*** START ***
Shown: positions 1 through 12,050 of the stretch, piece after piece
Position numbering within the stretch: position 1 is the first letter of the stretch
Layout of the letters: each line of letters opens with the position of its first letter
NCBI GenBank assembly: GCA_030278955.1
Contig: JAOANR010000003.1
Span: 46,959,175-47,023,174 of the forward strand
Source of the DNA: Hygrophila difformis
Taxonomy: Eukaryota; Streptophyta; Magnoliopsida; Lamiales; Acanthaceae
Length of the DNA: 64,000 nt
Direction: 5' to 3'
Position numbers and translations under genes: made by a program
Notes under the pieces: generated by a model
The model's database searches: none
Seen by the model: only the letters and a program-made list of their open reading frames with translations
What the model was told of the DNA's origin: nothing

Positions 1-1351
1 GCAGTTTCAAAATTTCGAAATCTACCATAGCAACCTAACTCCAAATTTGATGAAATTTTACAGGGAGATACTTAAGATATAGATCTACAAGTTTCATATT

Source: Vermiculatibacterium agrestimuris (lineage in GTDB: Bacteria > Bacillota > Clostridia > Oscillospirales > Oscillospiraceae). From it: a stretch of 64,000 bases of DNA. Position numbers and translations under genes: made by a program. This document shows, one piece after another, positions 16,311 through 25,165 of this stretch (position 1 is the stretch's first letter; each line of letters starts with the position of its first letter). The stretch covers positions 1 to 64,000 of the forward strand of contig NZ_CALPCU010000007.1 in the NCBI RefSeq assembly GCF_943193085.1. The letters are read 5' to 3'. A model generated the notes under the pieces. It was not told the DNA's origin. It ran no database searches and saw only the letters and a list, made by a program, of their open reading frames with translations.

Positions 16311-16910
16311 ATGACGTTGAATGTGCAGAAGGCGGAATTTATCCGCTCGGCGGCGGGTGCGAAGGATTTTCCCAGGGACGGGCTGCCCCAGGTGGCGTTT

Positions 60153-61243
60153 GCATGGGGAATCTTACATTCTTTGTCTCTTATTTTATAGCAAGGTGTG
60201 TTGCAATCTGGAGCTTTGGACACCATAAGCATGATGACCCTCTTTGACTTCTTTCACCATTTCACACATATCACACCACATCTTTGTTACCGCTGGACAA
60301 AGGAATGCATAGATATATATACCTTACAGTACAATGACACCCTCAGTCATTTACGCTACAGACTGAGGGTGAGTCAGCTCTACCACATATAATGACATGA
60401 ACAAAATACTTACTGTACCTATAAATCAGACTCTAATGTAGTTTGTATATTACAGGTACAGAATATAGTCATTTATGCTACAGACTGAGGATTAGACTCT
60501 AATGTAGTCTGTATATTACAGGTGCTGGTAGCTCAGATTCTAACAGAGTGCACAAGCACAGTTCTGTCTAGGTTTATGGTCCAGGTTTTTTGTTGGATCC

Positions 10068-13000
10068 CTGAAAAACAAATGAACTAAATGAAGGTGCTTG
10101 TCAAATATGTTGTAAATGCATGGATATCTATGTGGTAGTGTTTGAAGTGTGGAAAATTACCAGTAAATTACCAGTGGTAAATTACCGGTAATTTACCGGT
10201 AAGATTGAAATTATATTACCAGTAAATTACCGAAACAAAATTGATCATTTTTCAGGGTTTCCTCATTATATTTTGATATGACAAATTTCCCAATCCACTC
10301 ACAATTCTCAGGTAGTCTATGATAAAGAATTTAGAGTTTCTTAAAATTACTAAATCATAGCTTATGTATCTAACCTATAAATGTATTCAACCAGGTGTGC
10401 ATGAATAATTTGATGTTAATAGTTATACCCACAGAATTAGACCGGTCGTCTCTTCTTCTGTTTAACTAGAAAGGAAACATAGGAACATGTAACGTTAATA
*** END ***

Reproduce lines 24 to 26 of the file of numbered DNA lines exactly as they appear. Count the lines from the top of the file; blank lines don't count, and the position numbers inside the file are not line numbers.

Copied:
60301 AGGAATGCATAGATATATATACCTTACAGTACAATGACACCCTCAGTCATTTACGCTACAGACTGAGGGTGAGTCAGCTCTACCACATATAATGACATGA
60401 ACAAAATACTTACTGTACCTATAAATCAGACTCTAATGTAGTTTGTATATTACAGGTACAGAATATAGTCATTTATGCTACAGACTGAGGATTAGACTCT
60501 AATGTAGTCTGTATATTACAGGTGCTGGTAGCTCAGATTCTAACAGAGTGCACAAGCACAGTTCTGTCTAGGTTTATGGTCCAGGTTTTTTGTTGGATCC